The owner of the hotel in San Carlos, where I had spent the night, warned that the coastal road was rough for the first few miles, but he also warned that the mountain road had very steep grades. I had hopes of reaching Bacolod in time to catch the five p.m. ferry over to the island of Panay, just as I had successfully made it to Toledo that afternoon in time for the last ferry of the day to Negros. Either way would be a challenge, especially not knowing how high I would have to climb. If it weren't more than 3,000 nor steeper than five or six per cent, amounting to a two-hour ten mile climb, I might have opted for that, but since that was an unknown I decided on the flatter, longer route so I could experience an area that up to fifty years ago had supported the largest sugar refining factory in the world. It was still in operation, but was no longer number one.
I was doubting my choice, though, when road was rougher than I anticipated and remained so for over twenty miles. The pavement was badly broken up and haphazardly patched, worse than riding on gravel or dirt. This was almost as bad as Cambodia's Road from Hell from Angar Wat to Thailand. I was extra wary, as I had broken one of the two arms on my rear rack that attached to a brake and kept the rack in place. It wasn't weight bearing, so it wasn't too crucial, but if the other side broke, that wouldn't be so good. At least it has been my own mechanical so far. No flats or broken spokes, despite some pretty rough going.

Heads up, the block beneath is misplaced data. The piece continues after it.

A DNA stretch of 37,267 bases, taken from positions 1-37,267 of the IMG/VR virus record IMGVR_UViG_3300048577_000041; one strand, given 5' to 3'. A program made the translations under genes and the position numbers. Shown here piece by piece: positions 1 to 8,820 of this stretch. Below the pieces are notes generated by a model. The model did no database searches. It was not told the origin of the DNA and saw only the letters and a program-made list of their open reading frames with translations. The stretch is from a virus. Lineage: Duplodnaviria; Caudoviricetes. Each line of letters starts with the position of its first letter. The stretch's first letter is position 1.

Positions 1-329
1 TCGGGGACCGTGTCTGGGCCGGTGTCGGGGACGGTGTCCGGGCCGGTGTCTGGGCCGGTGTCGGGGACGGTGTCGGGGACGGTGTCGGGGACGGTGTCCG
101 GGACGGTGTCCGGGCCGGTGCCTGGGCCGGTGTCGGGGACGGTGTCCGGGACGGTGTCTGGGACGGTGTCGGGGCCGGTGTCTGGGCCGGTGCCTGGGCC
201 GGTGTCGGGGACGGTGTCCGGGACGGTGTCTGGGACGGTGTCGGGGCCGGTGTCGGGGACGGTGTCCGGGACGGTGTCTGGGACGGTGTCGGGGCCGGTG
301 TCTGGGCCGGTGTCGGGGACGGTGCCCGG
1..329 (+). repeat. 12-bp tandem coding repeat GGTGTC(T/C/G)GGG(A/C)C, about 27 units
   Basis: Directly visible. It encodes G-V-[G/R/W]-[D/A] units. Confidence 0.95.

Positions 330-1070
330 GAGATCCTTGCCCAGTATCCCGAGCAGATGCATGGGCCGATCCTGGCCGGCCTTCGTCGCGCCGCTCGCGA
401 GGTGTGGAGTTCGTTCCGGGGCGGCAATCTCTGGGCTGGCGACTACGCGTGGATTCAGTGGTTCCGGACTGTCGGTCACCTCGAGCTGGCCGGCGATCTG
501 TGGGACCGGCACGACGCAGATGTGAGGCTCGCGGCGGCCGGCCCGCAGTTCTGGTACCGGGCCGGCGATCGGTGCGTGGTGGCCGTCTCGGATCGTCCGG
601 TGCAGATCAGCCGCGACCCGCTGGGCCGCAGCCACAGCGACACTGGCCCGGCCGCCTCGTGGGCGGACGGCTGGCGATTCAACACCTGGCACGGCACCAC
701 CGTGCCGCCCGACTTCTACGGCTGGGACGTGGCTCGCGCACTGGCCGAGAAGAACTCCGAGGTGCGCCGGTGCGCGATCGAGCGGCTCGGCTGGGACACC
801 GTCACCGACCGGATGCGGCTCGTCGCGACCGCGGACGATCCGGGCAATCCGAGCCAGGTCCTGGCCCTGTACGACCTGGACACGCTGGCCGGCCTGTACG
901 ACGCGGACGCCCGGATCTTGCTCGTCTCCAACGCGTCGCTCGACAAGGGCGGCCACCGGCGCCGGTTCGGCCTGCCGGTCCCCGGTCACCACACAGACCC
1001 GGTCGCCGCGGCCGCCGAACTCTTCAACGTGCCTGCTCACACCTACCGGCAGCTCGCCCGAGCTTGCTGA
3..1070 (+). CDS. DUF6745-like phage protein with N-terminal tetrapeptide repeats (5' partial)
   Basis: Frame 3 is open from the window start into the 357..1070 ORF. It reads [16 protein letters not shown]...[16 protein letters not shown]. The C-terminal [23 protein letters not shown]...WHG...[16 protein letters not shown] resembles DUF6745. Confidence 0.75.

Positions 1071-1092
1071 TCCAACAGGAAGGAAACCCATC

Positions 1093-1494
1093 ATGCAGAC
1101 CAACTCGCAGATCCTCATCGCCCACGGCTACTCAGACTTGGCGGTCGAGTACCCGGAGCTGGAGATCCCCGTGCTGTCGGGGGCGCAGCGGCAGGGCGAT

Every so often I came upon someone with a shovel filling holes with dirt they just dug from the side of the road, hardly adequate patching material. What should have taken me an hour-and-a-half to ride, took two-and-a-half hours. This less than smooth riding was straining my legs as if they were climbing.
At least once the road turned into a real road, I could turn my concentration from the road and enjoy some scenery I hadn't seen on this trip.
I can't say though that it was as scenic or as pleasing as the vistas of rice and their many hues of green that had dominated the scenery for the 1,500 miles I have ridden.
Plus I had to be on guard from stalks of sugar cane flying off the overloaded trucks that regularly passed me.
The road was also an obstacle course of stalks fallen off the trucks, though most had been nudged to the road's edge.
But I was moving along at a steady clip once the rough road ended and enjoying all the activity in the fields.
And also along the road loading up the harvested cane.
It was labor intensive, though heavy machinery was involved too.
All manner of trucks were involved in its transport.